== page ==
Short-term capital gains taxation faces a significant increase in Portugal
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Short-term capital gains taxation faces a significant increase in Portugal

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Budgetary changes could result in a capital gains tax rate of 53%, says Solange Dias Nóbrega of Morais Leitão, as Portugal’s policy of heavy taxation of individuals shows no sign of being reversed.

On May 27 2022, the Portuguese Parliament approved the Budget Law for 2022 and significant changes, with effect from January 1 2023, are foreseen on the taxation of capital gains from the sale of shares or other securities, such as participation units.

According to the rules in force up to December 31 2022, the positive balance of any capital gains and losses from the sale of shares or other securities is taxed, for personal income tax purposes, at a flat rate of 28%. This is irrespective of the total amount of other income earned by the individual, or the holding period of the shares or securities.

Familiar targets

The provisions that will come into effect on January 1 2023 introduce a sharp increase in the taxation of capital gains when, cumulatively, the total taxable income of the individual, including the capital gains, equals or exceeds €75,009 ($75,902) and the shares or securities have been held for less than 365 days before the sale. In these situations, the positive balance of the capital gains and losses will be necessarily taxed by aggregation at the general and progressive personal income tax rates.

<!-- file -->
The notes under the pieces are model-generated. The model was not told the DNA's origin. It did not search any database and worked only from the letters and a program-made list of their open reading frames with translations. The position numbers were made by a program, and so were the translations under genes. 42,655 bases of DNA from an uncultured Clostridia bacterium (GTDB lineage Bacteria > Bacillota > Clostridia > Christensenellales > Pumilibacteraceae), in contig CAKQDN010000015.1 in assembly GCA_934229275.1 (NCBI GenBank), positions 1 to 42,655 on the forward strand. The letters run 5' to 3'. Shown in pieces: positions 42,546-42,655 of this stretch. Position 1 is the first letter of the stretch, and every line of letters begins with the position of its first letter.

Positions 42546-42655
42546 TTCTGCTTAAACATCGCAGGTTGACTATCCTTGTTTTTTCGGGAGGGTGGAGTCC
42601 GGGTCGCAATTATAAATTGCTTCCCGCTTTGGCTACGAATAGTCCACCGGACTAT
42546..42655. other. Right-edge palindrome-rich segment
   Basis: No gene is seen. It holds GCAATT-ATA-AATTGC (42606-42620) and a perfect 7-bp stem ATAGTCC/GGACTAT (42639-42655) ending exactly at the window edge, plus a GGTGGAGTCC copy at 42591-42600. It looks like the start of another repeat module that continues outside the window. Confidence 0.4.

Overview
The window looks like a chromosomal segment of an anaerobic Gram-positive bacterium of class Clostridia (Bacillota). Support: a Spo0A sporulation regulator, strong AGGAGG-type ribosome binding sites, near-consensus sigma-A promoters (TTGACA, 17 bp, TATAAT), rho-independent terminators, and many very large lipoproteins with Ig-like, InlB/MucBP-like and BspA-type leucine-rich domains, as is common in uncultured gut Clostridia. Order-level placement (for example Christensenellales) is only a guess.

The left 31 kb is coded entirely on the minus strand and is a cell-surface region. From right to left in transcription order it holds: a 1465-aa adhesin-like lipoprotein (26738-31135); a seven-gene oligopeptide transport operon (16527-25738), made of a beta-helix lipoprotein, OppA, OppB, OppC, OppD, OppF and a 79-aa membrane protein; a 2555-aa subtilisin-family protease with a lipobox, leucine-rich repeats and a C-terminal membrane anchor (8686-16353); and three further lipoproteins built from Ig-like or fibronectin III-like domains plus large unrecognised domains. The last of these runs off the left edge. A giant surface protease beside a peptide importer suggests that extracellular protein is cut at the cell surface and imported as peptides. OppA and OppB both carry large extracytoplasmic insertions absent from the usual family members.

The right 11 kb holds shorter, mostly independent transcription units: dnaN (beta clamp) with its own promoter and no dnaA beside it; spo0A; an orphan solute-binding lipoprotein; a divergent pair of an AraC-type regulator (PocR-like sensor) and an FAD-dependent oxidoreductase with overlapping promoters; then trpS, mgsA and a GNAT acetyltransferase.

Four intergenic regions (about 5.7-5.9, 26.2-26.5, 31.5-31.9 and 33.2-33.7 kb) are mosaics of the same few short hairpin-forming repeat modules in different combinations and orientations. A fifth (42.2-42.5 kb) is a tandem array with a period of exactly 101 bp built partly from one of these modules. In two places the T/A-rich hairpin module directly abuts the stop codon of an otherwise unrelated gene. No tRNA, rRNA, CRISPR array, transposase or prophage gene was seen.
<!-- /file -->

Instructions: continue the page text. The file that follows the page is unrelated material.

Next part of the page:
Given that the progressive rates are up to 48% (for taxable income exceeding €75,009) and surtax will also be levied (at the rate of 2.5% for taxable income higher than €80,000 and 5% for taxable income above €250,000), the aggregate tax rate in Portugal applicable to those capital gains may reach 53%, which will be the highest tax rate when compared with the most relevant jurisdictions of the EU.

This measure illustrates once again that the Portuguese tax regime aims to heavily tax individuals with higher incomes and, in particular, investors and speculative transactions.

If the increase of the taxation has its raison d´être in a speculative market, Portugal does not grant any exemption or substantial reduction on the taxation of gains on the sale of shares held for a medium or long term. With regard to non-speculative transactions, special rules are not set forth in the tax code.

Potential consequences

Several matters were not duly planned when this measure was approved.

On the one hand, the Portuguese capital market will possibly be affected by investors that will have the need to freeze certain transactions (to reach the 365-day holding threshold).

On the other hand, the new rule may increase the taxation of some capital gains even though that was not the intention of the legislator. This will be the case for some equity incentive plans when employees sell company shares in the short term (where they hold the shares or securities for less than 365 days) and the company’s market value has had a significant increase.

Therefore, it is safe to conclude that Portugal insists on heavy taxation of individuals and shows no intention of changing course.

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